Les Infortunes d’un explorateur ou les momies récalcitrantes, 1900, 0m17s
Star Film Catalogue No. 244
An explorer, clad in pith helmet, wanders into an Egyptian tomb and is struck by a sarcophagus displayed in the centre. After examining it from either side, he opens it, revealing it to be empty. He climbs in… (print ends here)
Surviving only as a very short fragment of some seventeen seconds, The Misfortunes of an Explorer ends just when it looks as though it’s going to get interesting, as the explorer in question climbs into an Egyptian sarcophagus. The fact that it’s not merely empty when opened but completely blank signals some kind of superimposed special effect(s) is/are in the offing, but what form they take must remain conjectural - though the title suggests that they’re hardly going to be pleasant. (The French title translates as ‘The Misfortunes of an Explorer, or The Recalcitrant Mummies’). The explorer appears to be played by Méliès himself, and the backdrop gives an excellent impression of depth in its use of the usual foreshortened perspective, here emphasised by the tomb’s well-defined brickwork receding into the distance.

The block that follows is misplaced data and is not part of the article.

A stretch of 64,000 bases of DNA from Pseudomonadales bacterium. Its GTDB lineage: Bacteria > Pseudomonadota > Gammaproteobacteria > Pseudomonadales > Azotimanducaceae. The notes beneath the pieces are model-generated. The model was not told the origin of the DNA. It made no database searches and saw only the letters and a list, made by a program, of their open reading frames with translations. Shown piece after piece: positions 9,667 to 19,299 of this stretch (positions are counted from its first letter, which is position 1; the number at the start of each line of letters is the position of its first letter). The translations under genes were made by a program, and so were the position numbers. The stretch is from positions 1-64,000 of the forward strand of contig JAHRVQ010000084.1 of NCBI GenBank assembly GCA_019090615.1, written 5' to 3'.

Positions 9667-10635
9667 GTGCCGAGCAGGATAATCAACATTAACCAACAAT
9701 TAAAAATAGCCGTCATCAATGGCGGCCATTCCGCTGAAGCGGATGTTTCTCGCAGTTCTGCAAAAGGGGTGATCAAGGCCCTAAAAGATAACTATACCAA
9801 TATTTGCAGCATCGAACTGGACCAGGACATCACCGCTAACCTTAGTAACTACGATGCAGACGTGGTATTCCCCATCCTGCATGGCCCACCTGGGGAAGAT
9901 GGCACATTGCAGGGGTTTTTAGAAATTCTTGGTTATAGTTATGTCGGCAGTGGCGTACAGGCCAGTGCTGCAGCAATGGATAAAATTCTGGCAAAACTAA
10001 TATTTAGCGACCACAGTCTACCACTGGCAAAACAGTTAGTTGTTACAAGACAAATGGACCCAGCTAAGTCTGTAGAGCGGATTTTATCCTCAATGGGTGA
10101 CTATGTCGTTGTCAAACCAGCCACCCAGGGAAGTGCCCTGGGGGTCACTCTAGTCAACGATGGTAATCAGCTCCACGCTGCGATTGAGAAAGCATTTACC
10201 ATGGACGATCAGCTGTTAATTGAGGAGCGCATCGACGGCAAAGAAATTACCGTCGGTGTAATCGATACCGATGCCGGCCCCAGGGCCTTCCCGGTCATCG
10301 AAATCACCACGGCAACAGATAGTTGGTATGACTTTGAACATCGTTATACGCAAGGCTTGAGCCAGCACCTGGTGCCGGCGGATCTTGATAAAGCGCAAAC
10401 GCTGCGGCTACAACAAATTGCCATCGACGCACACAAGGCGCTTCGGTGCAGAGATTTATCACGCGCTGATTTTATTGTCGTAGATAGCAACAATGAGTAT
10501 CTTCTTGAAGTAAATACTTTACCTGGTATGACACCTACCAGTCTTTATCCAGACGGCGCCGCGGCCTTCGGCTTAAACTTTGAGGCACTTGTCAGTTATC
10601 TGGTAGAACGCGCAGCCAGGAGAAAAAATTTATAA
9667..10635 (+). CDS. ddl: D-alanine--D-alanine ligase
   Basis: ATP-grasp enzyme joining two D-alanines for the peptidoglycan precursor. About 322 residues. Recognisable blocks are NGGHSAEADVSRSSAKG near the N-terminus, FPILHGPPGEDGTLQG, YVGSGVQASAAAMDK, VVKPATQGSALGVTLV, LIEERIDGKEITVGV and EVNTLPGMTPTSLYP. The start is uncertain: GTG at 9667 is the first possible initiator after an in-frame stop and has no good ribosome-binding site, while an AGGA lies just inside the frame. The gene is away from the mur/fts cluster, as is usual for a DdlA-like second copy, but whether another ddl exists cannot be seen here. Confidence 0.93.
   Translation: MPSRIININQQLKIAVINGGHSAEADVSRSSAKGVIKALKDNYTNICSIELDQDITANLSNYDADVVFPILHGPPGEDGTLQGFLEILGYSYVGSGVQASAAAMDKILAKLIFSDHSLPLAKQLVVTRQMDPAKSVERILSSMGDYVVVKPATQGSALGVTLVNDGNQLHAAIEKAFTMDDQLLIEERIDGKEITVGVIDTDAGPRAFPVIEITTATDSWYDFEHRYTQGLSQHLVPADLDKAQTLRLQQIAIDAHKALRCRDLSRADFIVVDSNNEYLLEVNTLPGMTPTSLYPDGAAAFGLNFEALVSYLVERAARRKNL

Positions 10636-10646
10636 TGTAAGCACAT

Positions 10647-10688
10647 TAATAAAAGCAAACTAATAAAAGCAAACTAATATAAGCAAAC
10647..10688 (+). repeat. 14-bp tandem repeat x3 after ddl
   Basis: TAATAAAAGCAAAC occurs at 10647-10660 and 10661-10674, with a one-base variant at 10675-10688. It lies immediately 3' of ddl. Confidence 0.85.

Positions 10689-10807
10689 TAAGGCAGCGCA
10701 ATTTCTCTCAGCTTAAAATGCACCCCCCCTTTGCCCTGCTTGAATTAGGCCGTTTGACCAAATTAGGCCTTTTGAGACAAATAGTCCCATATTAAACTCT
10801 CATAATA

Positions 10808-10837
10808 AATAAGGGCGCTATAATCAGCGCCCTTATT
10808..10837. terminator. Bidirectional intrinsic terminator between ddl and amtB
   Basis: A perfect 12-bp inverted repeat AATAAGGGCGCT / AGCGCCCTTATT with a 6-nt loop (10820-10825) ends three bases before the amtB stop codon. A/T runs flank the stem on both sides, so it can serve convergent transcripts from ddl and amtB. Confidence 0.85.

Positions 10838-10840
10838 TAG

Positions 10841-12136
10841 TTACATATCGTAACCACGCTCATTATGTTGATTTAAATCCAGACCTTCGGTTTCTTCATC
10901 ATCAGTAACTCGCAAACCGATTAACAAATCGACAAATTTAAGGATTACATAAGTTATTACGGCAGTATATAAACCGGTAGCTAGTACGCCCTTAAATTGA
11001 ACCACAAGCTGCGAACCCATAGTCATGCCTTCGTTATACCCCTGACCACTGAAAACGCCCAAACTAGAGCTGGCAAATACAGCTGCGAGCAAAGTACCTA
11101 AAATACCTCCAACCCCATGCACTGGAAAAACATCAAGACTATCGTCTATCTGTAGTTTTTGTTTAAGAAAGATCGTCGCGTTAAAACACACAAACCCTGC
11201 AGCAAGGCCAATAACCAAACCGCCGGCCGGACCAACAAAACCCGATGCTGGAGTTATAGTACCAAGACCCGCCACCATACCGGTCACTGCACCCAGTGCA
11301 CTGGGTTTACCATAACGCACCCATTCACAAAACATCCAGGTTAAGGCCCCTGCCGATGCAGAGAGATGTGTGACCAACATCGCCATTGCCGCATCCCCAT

One thing that is worth noting is that this film predates the discovery of King Tutankhamun’s tomb by some 22 years - which is when the notion of the mummy’s curse decisively passed into the popular imagination after the excavation’s patron Lord Carnarvon died in mysterious circumstances. However, the theme of the Egyptian curse itself was centuries old, so Méliès was drawing on extant tradition.
It’s a particular shame that so little of this film survives, because what’s presented on Flicker Alley’s DVD is generally in very acceptable condition, barring a couple of out-of-focus frames near the start. There are speckles of damage throughout, but the level of detail is impressively high, almost right up to the very end of the surviving fragment. Neal Kurz’s piano accompaniment is a Chopinesque waltz that comes to a conclusion as the explorer steps into the tomb - wisely, it refrains from building any kind of anticipation, given the inevitable letdown at the end.